Legal Cover Letters Harvard

The Journal of Law & Gender is seeking submissions for our spring student note. Submissions should be about the wide world of law and gender, sex, or sexuality. Notes must be no more than 15,000 words. Intersectional notes are especially encouraged. Please remove your name from the file and email to hlsjlg@gmail.com by January 20th at 11:59pm.

The JLG Student Note Competition is a writing competition only open to HLS students. The winner(s) will be published in the Summer 2017 issue of JLG. Feel free to send any questions you have regarding this process, as well as completed submissions, to hlsjlg@mail.law.harvard.edu. For instructions on submission materials, please see below.

Q. What’s a Student Note?
A. A Student Note is a law review article written by an HLS student. Student Notes are no longer than 15,000 words, which is a little shorter than a regular, full-fledged article, but they are otherwise similar in content, consisting of original, in-depth analyses and commentary on a legal or policy issue. Topics and styles can vary quite a bit. For some examples of Notes that JLG has published, check out the old volumes of JLG (http://harvardjlg.com/print-journal/archive/) and take a look at the pieces listed under “Student Writing,” “Notes,” and “Comments.”

Q. What’s the JLG Student Note Competition?
A.
The JLG Student Note Competition is a writing competition whose winner(s) will be published in the Summer 2017 issue of JLG. The Note Competition is open only to HLS students.

Q. What should I be doing now?
A.
Perhaps you have already begun thinking about gender-related legal topics that interest you based on materials you have encountered in class or on your own, and you have begun formulating some original ideas or arguments. If you have not yet begun actual research and/or writing related to such topics, it is probably a good idea to start soon. Keep in mind that you can submit something that you are preparing (or have prepared) for class: think of the papers you have to write for your various classes this semester and see if you can think up of gender-related topics to write about for them.

Q. What’s the selection process like?
A:
The deadline for articles will be January 20, 2017. The Executive Submissions Editors will, along with the JLG Senior Board, pick the winners.

Q. My paper is ready. How do I submit a piece?
A.
Submissions should include your paper along with a cover letter. The cover letter should include:
1. Author’s Name, Year, and Contact information
2. Abstract of the paper
3. Explanation of the papers original contribution, if it is not already in the abstract
Please email your submission (your paper and cover letter) to  hlsjlg@mail.law.harvard.edu with “2017 Student Note Competition” in the email subject line.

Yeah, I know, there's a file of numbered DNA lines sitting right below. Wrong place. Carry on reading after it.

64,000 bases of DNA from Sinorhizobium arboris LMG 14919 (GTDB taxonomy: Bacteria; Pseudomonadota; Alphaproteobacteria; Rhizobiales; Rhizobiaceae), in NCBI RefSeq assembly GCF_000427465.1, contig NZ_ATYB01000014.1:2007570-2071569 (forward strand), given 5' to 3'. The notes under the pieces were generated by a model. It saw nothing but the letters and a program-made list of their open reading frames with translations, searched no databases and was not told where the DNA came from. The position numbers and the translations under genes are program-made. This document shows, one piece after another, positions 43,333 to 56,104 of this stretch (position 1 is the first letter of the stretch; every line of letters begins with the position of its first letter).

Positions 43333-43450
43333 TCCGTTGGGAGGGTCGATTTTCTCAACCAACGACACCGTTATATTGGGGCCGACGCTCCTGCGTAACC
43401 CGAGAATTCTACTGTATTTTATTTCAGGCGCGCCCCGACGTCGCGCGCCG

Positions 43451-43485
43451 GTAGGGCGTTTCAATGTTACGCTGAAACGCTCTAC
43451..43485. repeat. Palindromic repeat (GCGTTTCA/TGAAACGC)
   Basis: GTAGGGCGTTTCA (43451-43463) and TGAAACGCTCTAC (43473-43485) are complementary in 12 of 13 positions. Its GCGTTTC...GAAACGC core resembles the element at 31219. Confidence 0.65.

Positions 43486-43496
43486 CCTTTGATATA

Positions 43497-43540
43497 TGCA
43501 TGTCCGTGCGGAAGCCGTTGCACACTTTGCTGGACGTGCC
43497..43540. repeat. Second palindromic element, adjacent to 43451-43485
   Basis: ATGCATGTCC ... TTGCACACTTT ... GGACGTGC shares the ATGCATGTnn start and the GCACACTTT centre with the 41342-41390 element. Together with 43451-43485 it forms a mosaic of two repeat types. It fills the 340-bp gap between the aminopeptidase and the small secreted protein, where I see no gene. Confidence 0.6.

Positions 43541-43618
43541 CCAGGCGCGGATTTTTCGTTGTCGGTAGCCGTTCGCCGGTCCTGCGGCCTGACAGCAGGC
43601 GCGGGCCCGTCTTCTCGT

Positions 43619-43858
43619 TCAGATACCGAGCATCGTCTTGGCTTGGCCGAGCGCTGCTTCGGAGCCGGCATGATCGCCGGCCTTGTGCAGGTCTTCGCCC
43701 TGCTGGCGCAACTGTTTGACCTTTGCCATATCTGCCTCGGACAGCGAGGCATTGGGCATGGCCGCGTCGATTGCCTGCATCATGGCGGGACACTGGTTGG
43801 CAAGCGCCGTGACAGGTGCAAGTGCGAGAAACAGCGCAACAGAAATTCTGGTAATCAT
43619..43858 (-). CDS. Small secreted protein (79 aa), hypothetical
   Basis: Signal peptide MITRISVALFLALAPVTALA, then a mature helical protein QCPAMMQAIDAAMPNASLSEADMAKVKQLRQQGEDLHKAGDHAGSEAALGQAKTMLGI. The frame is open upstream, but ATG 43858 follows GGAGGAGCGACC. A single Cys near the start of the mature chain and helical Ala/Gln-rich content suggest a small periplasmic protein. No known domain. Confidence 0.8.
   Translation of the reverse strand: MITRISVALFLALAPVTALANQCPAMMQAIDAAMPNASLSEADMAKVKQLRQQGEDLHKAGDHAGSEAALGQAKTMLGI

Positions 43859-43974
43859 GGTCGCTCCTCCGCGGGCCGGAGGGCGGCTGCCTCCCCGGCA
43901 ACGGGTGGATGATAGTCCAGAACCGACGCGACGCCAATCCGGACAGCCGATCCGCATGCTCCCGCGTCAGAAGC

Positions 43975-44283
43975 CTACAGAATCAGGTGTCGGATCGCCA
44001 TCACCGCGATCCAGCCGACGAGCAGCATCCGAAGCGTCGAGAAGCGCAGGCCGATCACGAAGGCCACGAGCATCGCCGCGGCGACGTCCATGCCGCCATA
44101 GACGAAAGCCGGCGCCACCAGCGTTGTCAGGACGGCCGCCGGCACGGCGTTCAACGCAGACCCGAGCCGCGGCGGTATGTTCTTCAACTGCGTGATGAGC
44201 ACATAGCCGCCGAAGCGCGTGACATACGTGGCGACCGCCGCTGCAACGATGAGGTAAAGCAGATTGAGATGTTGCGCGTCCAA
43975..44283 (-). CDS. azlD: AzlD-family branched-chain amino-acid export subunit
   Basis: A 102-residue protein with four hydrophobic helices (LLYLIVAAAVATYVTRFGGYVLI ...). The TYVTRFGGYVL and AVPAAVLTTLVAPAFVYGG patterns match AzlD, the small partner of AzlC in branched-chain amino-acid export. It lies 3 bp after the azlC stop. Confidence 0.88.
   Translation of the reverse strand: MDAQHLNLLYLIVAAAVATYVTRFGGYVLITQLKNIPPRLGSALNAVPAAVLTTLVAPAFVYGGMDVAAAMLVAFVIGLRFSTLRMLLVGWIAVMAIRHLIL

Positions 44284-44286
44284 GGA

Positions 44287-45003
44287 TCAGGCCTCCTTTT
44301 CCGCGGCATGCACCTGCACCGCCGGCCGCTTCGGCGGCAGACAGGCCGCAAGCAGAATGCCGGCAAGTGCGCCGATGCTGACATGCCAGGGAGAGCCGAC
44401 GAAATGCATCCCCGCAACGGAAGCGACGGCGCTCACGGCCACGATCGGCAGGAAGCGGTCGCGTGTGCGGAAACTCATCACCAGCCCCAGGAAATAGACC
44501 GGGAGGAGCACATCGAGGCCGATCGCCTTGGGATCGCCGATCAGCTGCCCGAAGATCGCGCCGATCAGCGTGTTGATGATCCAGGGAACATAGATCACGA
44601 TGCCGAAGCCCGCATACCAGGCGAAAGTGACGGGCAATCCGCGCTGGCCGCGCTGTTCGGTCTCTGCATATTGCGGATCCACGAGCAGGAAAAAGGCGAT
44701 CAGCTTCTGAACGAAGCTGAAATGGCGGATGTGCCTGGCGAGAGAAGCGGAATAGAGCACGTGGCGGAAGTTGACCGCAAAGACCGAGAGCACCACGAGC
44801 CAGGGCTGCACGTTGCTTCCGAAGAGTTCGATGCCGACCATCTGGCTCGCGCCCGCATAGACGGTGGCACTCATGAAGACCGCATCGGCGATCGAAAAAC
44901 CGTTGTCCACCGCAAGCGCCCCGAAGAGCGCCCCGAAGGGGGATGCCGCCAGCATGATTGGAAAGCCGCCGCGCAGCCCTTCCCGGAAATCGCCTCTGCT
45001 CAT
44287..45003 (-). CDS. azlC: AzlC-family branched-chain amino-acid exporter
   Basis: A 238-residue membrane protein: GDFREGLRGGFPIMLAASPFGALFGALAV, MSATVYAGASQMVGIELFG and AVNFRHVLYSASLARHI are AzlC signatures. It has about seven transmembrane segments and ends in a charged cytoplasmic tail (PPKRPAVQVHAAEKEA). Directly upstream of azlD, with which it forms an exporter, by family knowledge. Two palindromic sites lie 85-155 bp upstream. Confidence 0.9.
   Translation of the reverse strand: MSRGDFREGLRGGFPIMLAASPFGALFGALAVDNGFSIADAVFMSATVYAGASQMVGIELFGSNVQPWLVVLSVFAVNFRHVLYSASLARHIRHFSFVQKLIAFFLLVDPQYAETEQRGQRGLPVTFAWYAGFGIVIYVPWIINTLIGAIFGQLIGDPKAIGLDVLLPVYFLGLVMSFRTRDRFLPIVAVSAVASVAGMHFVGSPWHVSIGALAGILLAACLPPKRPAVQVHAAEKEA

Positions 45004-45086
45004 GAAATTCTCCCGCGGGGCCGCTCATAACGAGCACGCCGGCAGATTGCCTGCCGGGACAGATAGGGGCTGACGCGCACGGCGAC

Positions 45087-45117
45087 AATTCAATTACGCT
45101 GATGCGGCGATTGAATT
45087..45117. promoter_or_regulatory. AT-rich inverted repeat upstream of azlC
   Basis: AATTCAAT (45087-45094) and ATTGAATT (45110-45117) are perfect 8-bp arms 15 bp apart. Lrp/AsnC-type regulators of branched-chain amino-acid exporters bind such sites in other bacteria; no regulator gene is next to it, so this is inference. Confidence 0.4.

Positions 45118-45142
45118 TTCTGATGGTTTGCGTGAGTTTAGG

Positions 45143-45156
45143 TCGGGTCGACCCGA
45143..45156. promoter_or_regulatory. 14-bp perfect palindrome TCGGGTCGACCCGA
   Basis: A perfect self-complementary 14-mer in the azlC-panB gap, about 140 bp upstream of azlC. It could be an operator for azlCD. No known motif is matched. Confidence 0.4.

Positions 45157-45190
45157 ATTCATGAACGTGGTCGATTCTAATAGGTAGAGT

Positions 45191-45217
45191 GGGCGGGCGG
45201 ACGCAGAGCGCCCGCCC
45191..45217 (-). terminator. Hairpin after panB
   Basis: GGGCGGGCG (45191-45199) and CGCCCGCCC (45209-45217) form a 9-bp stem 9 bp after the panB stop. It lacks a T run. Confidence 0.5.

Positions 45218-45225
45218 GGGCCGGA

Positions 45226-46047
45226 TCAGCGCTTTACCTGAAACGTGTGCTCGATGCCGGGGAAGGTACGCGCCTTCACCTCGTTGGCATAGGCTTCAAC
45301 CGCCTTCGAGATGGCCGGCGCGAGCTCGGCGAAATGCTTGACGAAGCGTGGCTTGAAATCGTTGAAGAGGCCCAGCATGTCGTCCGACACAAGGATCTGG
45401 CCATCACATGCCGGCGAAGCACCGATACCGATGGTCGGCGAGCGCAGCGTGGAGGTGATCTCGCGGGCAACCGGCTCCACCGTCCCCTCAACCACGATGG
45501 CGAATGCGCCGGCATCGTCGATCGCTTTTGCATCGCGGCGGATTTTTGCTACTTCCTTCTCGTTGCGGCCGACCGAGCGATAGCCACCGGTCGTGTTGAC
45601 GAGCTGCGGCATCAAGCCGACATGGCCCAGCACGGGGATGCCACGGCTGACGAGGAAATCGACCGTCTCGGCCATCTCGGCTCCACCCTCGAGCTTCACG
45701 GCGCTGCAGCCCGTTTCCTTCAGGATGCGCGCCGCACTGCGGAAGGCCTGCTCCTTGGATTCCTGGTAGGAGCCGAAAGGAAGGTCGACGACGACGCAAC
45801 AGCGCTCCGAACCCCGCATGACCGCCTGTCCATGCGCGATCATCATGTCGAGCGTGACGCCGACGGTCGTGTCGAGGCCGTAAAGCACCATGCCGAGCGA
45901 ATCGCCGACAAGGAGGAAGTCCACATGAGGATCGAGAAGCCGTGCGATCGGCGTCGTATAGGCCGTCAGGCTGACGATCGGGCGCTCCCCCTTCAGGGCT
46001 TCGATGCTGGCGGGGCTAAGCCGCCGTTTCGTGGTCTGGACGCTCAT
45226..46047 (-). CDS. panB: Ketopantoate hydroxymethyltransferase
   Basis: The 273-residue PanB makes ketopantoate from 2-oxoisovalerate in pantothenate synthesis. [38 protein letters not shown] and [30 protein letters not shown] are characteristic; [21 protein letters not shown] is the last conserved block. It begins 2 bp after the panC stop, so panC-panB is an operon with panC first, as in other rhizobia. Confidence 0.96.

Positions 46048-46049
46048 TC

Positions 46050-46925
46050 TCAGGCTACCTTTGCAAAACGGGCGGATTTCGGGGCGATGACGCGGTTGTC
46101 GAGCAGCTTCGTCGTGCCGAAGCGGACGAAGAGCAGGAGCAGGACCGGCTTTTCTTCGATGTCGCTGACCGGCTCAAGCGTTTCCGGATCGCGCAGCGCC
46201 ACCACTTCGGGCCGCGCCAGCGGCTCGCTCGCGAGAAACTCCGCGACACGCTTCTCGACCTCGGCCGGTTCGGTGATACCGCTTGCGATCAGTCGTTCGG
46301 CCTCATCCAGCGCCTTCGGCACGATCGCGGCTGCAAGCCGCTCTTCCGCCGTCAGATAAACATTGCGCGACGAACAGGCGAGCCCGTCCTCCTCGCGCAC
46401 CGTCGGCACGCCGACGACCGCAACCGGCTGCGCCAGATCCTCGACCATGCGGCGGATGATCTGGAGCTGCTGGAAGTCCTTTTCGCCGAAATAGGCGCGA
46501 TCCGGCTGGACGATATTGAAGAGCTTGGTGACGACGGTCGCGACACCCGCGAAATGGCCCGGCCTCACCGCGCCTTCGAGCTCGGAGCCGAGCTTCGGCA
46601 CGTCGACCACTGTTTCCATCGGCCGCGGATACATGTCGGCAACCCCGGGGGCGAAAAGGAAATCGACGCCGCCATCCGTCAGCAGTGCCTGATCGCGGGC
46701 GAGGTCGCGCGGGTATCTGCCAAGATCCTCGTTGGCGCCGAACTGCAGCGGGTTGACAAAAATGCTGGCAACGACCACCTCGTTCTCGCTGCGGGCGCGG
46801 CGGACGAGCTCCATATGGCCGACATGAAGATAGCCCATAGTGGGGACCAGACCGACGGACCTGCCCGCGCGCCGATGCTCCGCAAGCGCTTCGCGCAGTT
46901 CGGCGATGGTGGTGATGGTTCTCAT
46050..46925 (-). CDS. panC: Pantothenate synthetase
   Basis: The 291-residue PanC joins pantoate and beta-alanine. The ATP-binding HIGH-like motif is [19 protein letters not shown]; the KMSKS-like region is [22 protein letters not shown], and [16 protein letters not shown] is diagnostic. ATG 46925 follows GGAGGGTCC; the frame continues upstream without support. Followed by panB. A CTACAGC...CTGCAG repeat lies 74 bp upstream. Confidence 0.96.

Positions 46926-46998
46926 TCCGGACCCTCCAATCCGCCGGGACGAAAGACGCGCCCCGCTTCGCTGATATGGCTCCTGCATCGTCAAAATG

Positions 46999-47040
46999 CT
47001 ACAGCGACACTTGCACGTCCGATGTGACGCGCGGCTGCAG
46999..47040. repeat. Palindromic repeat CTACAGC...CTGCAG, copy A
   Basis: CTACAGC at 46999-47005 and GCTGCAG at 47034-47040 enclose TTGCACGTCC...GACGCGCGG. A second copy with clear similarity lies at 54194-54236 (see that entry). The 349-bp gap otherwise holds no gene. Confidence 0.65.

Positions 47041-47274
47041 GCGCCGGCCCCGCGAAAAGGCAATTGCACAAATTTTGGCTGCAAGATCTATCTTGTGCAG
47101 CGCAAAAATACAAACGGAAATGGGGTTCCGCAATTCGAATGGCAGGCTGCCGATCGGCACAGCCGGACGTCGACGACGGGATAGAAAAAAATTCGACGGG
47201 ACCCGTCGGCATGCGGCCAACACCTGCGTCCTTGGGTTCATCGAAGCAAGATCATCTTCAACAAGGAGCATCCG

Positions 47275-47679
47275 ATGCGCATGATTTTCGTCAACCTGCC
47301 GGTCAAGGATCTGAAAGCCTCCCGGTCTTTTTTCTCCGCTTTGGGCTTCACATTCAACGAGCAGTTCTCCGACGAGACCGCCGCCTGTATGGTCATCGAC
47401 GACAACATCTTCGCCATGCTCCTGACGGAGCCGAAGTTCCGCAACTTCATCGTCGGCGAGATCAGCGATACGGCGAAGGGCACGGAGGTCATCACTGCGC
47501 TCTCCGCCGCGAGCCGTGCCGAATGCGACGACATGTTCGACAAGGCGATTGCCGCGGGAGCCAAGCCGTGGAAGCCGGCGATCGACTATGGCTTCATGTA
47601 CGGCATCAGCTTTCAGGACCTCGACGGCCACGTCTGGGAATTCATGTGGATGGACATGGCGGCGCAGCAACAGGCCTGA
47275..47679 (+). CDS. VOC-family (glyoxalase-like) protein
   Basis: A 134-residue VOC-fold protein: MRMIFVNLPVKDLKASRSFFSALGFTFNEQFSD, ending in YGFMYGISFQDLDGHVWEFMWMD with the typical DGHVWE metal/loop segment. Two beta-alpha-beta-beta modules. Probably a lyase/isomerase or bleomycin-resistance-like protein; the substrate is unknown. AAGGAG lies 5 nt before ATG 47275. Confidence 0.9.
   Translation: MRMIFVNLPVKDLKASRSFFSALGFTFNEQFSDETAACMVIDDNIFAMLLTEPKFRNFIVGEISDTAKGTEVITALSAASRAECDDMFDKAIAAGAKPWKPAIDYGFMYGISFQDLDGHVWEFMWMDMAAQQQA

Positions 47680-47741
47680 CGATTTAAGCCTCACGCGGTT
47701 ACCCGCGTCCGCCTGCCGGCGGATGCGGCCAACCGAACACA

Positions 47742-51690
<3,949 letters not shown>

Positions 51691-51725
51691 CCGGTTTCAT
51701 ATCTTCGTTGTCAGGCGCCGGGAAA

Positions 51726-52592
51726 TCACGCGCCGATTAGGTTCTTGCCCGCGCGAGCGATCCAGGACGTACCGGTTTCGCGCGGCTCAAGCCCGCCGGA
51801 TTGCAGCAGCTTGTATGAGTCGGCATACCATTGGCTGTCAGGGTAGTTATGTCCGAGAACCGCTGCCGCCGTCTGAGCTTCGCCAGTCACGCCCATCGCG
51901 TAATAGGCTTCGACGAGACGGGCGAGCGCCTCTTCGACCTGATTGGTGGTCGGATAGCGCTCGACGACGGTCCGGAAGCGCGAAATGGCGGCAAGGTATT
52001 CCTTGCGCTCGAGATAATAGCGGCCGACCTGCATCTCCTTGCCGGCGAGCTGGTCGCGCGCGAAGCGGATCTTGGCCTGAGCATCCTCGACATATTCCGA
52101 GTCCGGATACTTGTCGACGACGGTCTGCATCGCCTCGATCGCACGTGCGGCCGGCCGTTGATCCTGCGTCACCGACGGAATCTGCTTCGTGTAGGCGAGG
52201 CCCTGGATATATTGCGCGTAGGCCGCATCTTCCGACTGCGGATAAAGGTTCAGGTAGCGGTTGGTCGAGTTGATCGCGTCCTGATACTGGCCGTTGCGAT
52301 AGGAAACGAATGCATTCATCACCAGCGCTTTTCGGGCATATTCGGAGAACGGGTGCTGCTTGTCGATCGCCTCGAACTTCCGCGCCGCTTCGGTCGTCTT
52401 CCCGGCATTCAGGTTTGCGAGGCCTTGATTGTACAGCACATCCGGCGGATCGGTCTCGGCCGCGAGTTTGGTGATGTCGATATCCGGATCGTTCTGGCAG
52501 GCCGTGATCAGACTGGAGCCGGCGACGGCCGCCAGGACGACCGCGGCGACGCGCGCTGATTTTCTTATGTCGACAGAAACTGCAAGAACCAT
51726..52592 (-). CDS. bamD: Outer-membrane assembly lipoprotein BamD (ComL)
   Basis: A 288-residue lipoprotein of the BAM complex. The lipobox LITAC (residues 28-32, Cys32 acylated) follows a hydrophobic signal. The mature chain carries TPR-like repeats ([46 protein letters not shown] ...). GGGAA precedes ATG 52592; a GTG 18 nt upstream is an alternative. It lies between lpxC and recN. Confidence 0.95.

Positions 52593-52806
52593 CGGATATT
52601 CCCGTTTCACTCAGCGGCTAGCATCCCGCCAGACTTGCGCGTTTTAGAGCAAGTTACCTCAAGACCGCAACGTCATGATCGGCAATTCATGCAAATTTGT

Q. I think I may want to submit a piece but I’m not sure. Can I get help?
A.
Yes! Our Senior Board can help with questions and concerns such as: choosing/refining a topic, conducting research and writing, format and style, logistics of writing a paper in conjunction with a seminar or as an independent 2-credit writing project, requirements of the Competition, benefits of publishing, etc. Please contact hlsjlg@mail.law.harvard.edu if you are considering submitting a piece but feel apprehensive for whatever reason. If you decide to submit a note, please send it to  hlsjlg@mail.law.harvard.edu with the above materials.

Cover Letter Advice


The cover letter is a sample of your written work and should be brief (preferably one page), persuasive, well-reasoned, and grammatically perfect.  

A good cover letter:

  • Tells the employer who you are (e.g., a first-year student at YLS) and what you are seeking (e.g., a summer intern position);
  • Shows that you know about the particular employer and the kind of work the employer does (i.e., civil or criminal work, direct client service, "impact" cases, antitrust litigation); 
  • Demonstrates your writing skills;
  • Demonstrates your commitment to the work of that particular employer and converys that you have something to contribute;
  • Shows that you and that employer are a good "fit;" and
  • Tells the employer how to get in touch with you by email, telephone, and mail.

 Determine to whom you should address the cover letter. If you are applying to law firms, address your letter to the recruiting director. For NALP member firms, use the NALP Directory to obtain contact information. (NALP also provides a useful mail merge feature for generating multiple letters). For other employers, you can refer to their websites, or contact the office to determine to whom your materials should be directed. 

 Although there are many ways to write a cover letter, the following format has worked well for students in the past.

  • In the first paragraph of your cover letter, explain why you are sending your resume to the employer: “I am a first-year student at Yale Law School and am seeking a position with your organization for the summer 20xx.” If you are applying to public interest employers and are eligible for SPIF funding, you can mention that here.
  • Use the second paragraph to explain your interest in the employer, including your interest in the employer’s geographic location, reputation, specialty area, or public service.
  • In the third paragraph, stress why this employer should hire you. Elaborate on the qualifications that you possess that will make you an exceptional summer intern or attorney.
  • The final paragraph should thank the employer for taking the time to review your application and tell them how to reach you. You may wish to state that you will contact the employer in a couple of weeks to follow-up and then actually do so. This is especially true with public interest employers who are often understaffed and will appreciate your extra effort.

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